By John Haldon
With unique essays by way of top students, this publication explores the social background of the medieval japanese Roman Empire and provides illuminating new insights into our wisdom of Byzantine society.Provides interconnected essays of unique scholarship with regards to the social historical past of the Byzantine empireOffers groundbreaking theoretical and empirical examine within the learn of Byzantine societyIncludes worthy glossaries of sociological/theoretical phrases and Byzantine/medieval phrases
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Extra resources for A Social History of Byzantium
But in all these contexts, the exercise of power tends towards an end (even if, in the example of personal physical coercion, bullying, that end is psychological gratification). From one perspective, then, “power” is the political and psychological expression of economic dominance (since resources are, in the end, an essentially economic category), although this element may not necessarily be obvious either to the modern commentator nor clearly be conceptualized as such by those who wield it – social relationships are generally represented in an ideological form that has no obvious single economic point of reference.
Conflict at court, conflict between elite families and clans, disagreements and tensions or conflict between emperors and patriarchs, conflict between individuals before a court, conflict between provincial commanders and their armies, all conflict revolved around a struggle for power and influence, whether at court and over policy, over economic resources in the provinces, or over imperial religious policy and the perceptions ordinary people had about it. Power will, thus, be a crucial element in much of the discussion, and definitions of power, or how the notion might best be conceptualized, are therefore of central importance.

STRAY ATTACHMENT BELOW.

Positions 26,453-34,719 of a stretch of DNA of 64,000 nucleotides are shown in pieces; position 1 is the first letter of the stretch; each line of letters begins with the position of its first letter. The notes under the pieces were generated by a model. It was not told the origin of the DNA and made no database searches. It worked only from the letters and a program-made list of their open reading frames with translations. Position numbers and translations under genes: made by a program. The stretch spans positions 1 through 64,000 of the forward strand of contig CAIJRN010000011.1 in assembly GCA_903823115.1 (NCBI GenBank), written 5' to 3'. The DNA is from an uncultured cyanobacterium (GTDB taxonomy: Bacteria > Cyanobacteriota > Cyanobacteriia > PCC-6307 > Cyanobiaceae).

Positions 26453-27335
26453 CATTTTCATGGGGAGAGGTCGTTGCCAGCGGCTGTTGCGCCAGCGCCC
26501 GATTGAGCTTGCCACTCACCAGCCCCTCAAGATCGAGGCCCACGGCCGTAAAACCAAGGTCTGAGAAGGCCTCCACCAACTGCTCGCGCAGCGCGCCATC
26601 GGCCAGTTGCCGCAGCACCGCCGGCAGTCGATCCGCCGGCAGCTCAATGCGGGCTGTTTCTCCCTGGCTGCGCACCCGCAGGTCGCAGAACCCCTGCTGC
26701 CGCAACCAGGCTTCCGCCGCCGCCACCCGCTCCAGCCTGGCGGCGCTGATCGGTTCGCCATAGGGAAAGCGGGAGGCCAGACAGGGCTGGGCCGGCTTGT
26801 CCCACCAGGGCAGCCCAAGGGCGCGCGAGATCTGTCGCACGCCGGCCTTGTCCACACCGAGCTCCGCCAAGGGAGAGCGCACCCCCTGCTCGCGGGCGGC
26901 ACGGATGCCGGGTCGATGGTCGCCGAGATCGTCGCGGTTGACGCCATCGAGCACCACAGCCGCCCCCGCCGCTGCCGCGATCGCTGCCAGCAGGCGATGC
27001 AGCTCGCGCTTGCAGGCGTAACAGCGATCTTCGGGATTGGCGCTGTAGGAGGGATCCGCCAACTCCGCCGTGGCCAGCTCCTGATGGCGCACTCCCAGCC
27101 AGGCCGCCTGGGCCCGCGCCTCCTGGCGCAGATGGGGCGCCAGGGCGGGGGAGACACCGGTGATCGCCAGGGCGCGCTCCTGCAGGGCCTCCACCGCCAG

But narratives are always re-constructions of experience, they involve evaluation, and therefore there inheres within them the potential for change, for shifts in understanding roles and relationships and thus, crucially, for shifts in social practice. A change in the elements making up a narrative will entail a change in evaluation, and consequently a change in perceptions of the relationship between self (or group) and the world. And depending upon the order of magnitude of change in these elements, such changes can take any form, from the re-assessment of a relationship to an individual or an activity – and thus individualized and localized – to a re-assessment by a whole collectivity or group of their position in relation to other groups or individuals, institutions, sets of beliefs, and so forth.
A Social History of Byzantium by John Haldon